Supervision Seminar (last five weeks of fall, 1.5 hours weekly): This seminar provides interns an introduction to the theory and practice of clinical supervision and address concepts including models of supervision, parallel process, supervisory relationships, diversity issues, ethics, and facilitation of therapeutic skills. It is intended to prepare interns for a beginning level of competence in clinical supervision during the spring semester.

Cultural Training

Cultural training at CAPS is integrated into all aspects of the internship experience, including seminars, supervision and clinical staff meetings such as on-call/disposition and team meetings. Below are specific components of cultural training at CAPS.

Cultural Autobiography: The Psychodynamic Seminar begins with a four-week “understanding of self” process in which each intern creates a Cultural Autobiography. A specific format is provided and interns create the autobiography in consultation with facilitators. Discussion of autobiographical material and its relationship to issues of individual and cultural difference, as well as countertransference and therapist transference occurs during these meetings. Trainees may explore any or all aspects of their narrative at their discretion, and may discuss that material on a voluntary basis with supervisors as it relates to their clinical practice.

Cultural Formulations: Interns are expected to consistently integrate cultural factors that may impact the therapeutic relationship into case conceptualization and treatment provision. That process is formalized through three formulation presentations (see description below).

Cultural Project (18-20 hours): The cultural project enables interns to focus on a diversity topic of specific interest to them. Interns work with a staff mentor to conceptualize a project that integrates either clinical or outreach experience with empirical and theoretical work related to that topic. Interns provide a brief written summary of their project at the end of the internship year, as well as present findings within the Special Topics in Cultural Psychology seminar (see description below).

Special Topics in Cultural Psychology Seminar (spring, 7 weeks, 1.5 hours weekly): See description above.

Diversity & Difference Log: Once per month interns complete this cumulative summary. The purpose of this log is to promote interns' awareness of issues of individual and cultural difference. It is hoped that this will facilitate reflection and increase cultural knowledge and clinical skills to enhance therapeutic effectiveness with a wide spectrum of clients. Areas of difference to consider include but are not limited to race, ethnicity, nationality, gender, age, geographical affiliation, disability status, sexual orientation, religion, partner/marital status, socio-economic status, familial structure and particular values. Interns periodically review their monthly survey with the Training Director and are encouraged to gain clinical experience with those different from themselves in a variety of ways, as well as maintain a diverse caseload in the context of this training site.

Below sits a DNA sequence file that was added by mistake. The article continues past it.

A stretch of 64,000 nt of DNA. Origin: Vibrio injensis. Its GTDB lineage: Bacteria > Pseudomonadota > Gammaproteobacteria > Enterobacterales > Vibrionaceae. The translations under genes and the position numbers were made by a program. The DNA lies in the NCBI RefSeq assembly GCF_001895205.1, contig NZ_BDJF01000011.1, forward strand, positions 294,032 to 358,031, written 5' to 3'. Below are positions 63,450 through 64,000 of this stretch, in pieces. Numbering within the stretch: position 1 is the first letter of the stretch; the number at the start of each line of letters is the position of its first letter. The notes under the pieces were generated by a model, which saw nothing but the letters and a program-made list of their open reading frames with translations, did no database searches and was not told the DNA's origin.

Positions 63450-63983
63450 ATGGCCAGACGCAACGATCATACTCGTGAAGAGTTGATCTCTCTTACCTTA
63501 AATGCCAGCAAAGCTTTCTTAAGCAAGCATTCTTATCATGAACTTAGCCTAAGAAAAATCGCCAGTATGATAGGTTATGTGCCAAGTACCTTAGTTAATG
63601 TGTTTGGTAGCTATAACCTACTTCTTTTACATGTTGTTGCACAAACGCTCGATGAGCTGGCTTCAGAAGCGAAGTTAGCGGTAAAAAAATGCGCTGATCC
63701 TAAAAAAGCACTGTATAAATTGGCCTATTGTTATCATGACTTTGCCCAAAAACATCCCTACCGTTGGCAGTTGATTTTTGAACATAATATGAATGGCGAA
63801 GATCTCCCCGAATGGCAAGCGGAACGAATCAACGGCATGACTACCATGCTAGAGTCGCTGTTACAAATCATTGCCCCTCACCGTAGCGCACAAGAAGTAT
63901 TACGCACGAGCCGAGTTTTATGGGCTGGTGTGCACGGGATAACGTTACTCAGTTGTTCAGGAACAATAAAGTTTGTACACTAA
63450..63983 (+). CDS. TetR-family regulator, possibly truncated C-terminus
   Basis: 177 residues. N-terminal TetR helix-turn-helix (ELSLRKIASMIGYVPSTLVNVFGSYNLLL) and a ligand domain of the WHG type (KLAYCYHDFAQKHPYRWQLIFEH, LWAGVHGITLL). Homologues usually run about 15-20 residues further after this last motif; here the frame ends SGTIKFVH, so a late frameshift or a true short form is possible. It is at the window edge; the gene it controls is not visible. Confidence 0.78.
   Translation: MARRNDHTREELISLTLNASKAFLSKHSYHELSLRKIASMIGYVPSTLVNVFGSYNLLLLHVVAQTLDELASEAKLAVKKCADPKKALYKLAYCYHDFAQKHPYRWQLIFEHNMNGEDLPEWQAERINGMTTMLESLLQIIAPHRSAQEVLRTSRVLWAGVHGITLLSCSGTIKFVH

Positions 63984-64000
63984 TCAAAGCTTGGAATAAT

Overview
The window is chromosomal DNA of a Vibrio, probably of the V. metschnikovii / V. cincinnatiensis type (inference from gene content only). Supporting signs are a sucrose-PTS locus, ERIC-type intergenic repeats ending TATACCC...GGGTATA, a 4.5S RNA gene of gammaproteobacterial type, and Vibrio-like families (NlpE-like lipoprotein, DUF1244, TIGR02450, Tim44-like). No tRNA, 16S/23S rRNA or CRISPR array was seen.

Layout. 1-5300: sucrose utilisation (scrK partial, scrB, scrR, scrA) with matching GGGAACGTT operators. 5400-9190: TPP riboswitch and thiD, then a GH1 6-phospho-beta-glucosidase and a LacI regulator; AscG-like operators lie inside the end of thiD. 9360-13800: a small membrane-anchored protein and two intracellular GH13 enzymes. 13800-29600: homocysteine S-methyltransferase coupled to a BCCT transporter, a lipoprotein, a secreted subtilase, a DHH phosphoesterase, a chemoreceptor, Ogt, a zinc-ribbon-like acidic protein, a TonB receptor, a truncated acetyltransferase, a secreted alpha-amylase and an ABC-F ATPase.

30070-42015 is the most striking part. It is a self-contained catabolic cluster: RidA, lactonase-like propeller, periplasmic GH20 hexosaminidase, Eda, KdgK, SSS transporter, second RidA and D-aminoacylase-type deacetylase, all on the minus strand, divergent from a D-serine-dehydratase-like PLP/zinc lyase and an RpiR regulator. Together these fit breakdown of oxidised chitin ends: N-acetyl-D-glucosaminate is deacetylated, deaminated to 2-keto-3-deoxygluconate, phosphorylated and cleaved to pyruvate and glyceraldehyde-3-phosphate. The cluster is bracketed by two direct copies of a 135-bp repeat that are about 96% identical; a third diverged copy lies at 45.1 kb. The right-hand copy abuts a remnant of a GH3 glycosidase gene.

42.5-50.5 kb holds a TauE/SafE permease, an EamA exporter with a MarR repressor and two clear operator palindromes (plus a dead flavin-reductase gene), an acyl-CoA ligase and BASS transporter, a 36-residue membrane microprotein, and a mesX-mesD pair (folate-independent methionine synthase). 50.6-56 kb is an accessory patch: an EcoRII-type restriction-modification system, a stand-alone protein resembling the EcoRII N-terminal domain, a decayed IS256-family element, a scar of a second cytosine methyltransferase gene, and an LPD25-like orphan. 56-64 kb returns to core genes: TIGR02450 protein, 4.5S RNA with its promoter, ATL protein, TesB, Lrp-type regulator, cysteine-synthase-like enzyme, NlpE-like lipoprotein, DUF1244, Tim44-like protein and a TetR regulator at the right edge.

Cultural Formulation Description

Case Formulations are opportunities for you to think about how your own cultural identifications and those of your client affect the interactional process in therapy, as well as influence how the initial problem is presented by the client and understood by you. It is also an opportunity to reflect on how diagnosis and course of treatment is affected by issues of similarity and difference within the treatment setting.

A cultural formulation takes into account the intersections of interactive cultural factors between you and the client, individual developmental history and dynamics, and family background in order to present the broadest and most comprehensive understanding of individual’s presenting symptoms and issues. The formulation clarifies therapeutic processes by highlighting the influences of various cultural factors that exist in the therapy relationship, including possible assumptions and biases that affect the outcome.

Over the course of the year you will present three formal case presentations; two during the spring semester of psychodynamic seminar and one in Special Topics. It is expected that you will consider cultural identities and affiliations as broadly defined, and as part of all case conceptualizations, including those during on-call meetings, treatment teams and supervision sessions. Dates for these presentations will be negotiated with seminar supervisor and the training director.

Cultural Project Description

The cultural project is designed with three purposes: 1) to promote intern self-development and professional growth by increasing knowledge, understanding and competence with clients from culturally diverse groups; 2) to enable interns to focus on a diversity-related issue of specific interest to them; and 3) to integrate outreach, clinical, research and theoretical work related to that topic. Over the course of the fall semester, students will designate a specific topic area related to diversity issues. “Specific” is a key term here, in that the project is intended to both be of interest to the individual intern, but is also intended to be an in-depth exploration of issues that might otherwise by covered in training or in academic programs in a more cursory way. In addition, the intern will be able to relate this project experience to other aspects of their CAPS internship, such as the Special Topics in Cultural Psychology Seminar and/or particular clinical cases. For the purposes of this project, “diversity” is defined broadly and can relate to age, gender, race, ethnicity, sexual orientation, socioeconomic class, religious affiliation, or a wide range of other factors. The intern, with the help of a specific staff mentor, will design a project that will enable them to have a linked set of experiences related to that topic area.